However, i’s believed to take between 18 and 254 days for a habit to form and around 66 days for a new behaviour to become automatic. It’s within these periods that some people revert back to anxiety-inducing habits and our old thinking patterns – just what we don’t want.
However, research has shown that setting time-based goals can increase motivation, self-confidence, and chances of eventual success. So, it’s believed that having a timeframe in mind before achieving significant mental changes can be helpful to those struggling with anxiety.
Either way, it’s essential that the thoughts and behaviours causing the body to have anxious reactions be changed for the better. Through this, the neural pathways can be remedied and corrected over time.
However, some people simply do not have the time to make significant changes to their lifestyle or mindset. Moreover, the triggering factor for anxiety is often deep-set, often developing in childhood or teenage years.
While the general mechanism and patterns for anxiety remain the same in these people, they may just need a little extra help. For this group, more extensive treatments such as Cognitive Behavioural Therapy (CBT), Behavioural Therapy, and certain medication can be of help.
Could hypnotherapy be the answer to your anxiety and stress?
However, a lesser-known and often less invasive form of combatting chronic anxiety is hypnotherapy. Long known for its ability to reach into the depth of our minds and subconsciously rearrange our thinking patterns, it’s clear to see how hypnotherapy can benefit chronic anxiety sufferers. Research has even proven its efficacy, showing it to be equal in therapeutic abilities to CBT, if not more effective.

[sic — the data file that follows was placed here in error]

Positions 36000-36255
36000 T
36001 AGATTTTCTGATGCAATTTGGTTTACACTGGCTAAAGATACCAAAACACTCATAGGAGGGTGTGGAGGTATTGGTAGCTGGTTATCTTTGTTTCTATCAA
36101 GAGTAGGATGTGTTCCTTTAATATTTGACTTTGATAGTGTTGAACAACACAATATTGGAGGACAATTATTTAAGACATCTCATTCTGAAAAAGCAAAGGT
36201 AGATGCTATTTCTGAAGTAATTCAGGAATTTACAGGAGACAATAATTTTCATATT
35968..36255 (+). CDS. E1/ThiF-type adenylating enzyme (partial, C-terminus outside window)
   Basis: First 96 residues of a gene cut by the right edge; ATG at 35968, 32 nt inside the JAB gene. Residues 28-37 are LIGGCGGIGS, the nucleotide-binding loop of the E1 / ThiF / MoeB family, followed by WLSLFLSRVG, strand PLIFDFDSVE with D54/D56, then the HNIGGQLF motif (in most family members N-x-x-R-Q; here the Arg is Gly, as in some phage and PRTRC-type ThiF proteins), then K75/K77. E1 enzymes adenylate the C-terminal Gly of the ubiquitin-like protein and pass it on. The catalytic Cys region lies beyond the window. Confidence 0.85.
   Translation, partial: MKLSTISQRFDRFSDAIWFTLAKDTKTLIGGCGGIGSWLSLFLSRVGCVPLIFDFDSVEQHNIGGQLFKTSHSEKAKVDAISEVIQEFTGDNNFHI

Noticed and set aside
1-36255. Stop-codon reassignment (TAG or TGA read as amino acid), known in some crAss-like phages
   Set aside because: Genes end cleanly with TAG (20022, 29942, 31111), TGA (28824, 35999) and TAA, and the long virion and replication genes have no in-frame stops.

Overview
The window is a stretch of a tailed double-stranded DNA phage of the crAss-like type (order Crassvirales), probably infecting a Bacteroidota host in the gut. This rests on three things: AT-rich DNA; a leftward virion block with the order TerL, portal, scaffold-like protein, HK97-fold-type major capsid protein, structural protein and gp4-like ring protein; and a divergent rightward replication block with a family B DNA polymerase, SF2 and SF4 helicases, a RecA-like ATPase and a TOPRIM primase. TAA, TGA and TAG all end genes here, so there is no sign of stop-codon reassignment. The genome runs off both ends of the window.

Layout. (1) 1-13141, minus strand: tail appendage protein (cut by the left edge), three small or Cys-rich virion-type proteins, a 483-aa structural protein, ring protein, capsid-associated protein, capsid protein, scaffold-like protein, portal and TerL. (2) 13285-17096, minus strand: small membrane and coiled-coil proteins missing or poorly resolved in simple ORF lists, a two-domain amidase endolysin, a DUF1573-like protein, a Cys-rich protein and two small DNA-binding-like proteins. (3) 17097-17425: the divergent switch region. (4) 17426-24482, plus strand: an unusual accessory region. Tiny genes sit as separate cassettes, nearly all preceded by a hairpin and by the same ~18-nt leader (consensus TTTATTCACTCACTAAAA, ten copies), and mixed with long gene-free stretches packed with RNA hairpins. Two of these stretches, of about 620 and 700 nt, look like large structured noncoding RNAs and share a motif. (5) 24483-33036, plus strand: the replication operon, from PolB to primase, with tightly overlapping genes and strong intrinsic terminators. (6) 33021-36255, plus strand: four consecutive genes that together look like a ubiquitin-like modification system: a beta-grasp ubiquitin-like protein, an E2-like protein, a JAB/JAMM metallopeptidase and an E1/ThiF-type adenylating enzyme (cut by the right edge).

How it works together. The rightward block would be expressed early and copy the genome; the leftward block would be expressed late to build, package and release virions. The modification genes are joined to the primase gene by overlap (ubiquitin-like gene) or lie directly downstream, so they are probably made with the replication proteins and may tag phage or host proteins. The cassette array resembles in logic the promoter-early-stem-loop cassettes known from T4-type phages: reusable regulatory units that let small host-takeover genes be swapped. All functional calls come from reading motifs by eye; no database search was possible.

By tapping into your mind and subconsciously gradually rewiring your brain through positive mantras, hypnotherapy can reduce instances of stress and panic attacks. Moreover, you’ll receive the confidence boost that comes naturally with feeling in control of your thoughts again.
So, why not release control of your thoughts for just one moment to claim them back forever? By booking an appointment with a professional hypnotherapist, you stand to release tension and pain while breaking down mental blocks with ease. The natural result of this is a boost in self-esteem, peace-of-mind, and a steady foundation of confidence.
Hypnotherapy is gentle on the mind while getting to work deep within your brain. Everyone’s anxiety and stress has a different solution, perhaps hypnotherapy is the one for you.